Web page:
Cocaine Bear Review


Sophia Weber, Features Editor

A few weeks ago, I had heard whisperings of a life-changing film, the title was premise so simple, yet artful, I was almost convinced that it was unreal. Yet, while I know bears are just about as real as unicorns and dinosaurs, Cocaine Bear, released this year by director Elizabeth Banks, is about as accurate a portrayal of human emotions as the Mona Lisa. Both works offer a subtle mystery that most cannot put their fingers on. I, however, peeling back the layers of the far superior work, squinting through the screen, was able to decipher the to as complicated as the bear’s inner workings.

And when I figured it out I was blown away.

What does it all mean?

At its core, Cocaine Bear is a Hansel and Gretel retelling. 

Dee Dee, eerily similar to Gretel, is upset with her mom’s announcement of a weekend trip together with her new boyfriend after the untimely death of Dee Dee’s father, rather than the day spent just the two of them. Gretel and her brother Hansel are forced out of their home by their father and stepmother because they do not have enough to eat, and after several attempts by the parents to leave the children in the woods for good after they make it home, the children find themselves in the presence of a woman dwelling in a state-of-the-art candy home. Dee Dee, with her friend Henry, skip school and find themselves in the presence of a bear in the possession of a brick of cocaine.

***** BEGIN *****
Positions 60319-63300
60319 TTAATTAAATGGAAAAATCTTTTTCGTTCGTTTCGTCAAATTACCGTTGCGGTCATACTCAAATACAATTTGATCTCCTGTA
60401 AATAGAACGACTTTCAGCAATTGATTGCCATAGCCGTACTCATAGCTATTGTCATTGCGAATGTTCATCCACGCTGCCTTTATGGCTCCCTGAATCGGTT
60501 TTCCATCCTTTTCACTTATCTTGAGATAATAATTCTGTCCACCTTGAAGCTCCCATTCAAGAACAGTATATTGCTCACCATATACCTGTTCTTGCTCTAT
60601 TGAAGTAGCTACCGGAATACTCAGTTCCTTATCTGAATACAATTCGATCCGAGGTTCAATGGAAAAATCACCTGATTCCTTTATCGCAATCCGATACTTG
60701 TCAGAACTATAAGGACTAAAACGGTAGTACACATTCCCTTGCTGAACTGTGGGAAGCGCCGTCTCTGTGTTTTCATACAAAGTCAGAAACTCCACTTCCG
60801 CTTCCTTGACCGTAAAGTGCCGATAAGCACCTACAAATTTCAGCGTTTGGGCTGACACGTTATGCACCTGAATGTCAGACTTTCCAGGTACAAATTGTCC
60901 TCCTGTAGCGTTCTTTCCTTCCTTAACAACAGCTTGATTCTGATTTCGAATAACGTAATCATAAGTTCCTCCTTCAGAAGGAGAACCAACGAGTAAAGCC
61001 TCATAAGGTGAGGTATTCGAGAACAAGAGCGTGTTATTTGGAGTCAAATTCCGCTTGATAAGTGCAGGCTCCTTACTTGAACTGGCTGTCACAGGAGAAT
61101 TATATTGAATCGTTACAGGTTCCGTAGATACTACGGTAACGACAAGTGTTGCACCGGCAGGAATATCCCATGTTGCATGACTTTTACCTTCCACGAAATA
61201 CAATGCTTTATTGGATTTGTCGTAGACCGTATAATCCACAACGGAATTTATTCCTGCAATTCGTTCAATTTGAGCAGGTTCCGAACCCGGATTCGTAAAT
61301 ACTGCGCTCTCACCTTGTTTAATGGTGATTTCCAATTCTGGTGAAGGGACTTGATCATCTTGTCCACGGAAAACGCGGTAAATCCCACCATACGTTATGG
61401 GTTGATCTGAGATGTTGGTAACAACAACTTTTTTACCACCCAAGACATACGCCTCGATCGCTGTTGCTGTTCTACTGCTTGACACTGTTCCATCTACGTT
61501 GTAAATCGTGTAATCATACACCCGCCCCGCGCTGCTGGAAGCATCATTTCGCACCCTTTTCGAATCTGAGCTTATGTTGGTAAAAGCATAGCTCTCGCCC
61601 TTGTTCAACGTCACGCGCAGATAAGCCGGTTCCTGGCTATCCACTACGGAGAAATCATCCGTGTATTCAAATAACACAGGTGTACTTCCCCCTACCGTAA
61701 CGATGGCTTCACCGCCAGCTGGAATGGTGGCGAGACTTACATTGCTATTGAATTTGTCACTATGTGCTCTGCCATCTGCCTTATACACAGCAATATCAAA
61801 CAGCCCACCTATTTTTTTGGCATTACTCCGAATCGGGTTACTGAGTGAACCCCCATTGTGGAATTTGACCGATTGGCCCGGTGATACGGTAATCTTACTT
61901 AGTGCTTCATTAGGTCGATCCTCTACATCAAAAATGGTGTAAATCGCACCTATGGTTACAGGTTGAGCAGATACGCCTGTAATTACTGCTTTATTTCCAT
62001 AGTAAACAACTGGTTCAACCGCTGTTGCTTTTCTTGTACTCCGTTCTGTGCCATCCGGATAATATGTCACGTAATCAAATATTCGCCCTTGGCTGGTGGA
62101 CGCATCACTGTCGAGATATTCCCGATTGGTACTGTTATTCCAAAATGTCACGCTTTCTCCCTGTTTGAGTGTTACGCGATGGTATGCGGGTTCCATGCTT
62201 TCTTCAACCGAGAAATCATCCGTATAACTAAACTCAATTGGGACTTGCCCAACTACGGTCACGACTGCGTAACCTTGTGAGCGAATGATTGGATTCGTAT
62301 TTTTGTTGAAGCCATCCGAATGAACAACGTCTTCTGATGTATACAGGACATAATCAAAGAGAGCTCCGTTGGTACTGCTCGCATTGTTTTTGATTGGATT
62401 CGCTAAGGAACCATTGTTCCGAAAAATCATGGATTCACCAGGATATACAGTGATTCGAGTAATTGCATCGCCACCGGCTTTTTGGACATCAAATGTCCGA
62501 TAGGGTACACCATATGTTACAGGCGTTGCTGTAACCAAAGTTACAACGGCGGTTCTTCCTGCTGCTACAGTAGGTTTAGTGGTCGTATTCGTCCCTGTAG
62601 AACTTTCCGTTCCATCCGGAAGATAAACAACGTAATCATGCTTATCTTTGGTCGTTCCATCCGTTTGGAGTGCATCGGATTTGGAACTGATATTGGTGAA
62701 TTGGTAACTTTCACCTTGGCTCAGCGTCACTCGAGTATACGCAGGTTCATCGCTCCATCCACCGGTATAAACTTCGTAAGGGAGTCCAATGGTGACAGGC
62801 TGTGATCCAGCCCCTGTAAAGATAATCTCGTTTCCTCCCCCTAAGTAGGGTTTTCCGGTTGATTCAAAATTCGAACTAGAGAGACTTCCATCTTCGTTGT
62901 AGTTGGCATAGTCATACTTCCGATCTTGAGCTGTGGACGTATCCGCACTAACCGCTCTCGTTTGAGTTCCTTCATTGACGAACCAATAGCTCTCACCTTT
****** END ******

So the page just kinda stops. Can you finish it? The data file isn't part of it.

Cocaine Bear is also an intellectual examination of family dynamics and deep generational wounds. The bear has a family in which the father is not present, Dee Dee is mourning the loss of her father, Henry’s family is unstable, and the emotional bond between father and son adds to the fraternal themes of the story. 

For those of us born in the digital age, Cocaine Bear presents itself as a nostalgic reminiscence of a life never lived. What would it feel like to be able to truly lose all connection to the outside in the deep woods in the presence of a bear on cocaine? I’m sure most Gen Z people dream of this every night, with our tired eyes threatening to roll out of our sockets as we scroll past yet another large, impossible moment caught on a tiny screen.

The bear devours limb after limb, and keeps going. One begins mildly frightened, watching this scene, surprised that the camera does not cut after the disappearance of a left shoe. After one has observed the entirety of the person entering the bear, it becomes funny again, and the soundtrack never helps (especially in the ambulance scene). This sequence is repeated multiple times throughout the course of the film, and audiences never truly are forced to reckon with the truly unfunniness of the consequences of humans destroying animal habitats. Sure, the bear is a little bloated, but so are we. 

Most young audiences want to see something new. We are tired of remakes and sequels, and if everything else has been done before, we will watch the new thing, whatever it is, and we will enjoy it if it means being protected from the gore and despair of the real world. The real Cocaine Bear never went on a drug-induced rampage. It died quickly and quietly, as any member of the animal kingdom sickened by the human race would. But there is no story in that, aside from a gloomy documentary. We want to see a story of family and humor against one of tragedy. At the very end of the film, Dee Dee, her mom, and Henry walk home, relatively unscathed. There is hope here, and like a bear to cocaine, we all want to feel something.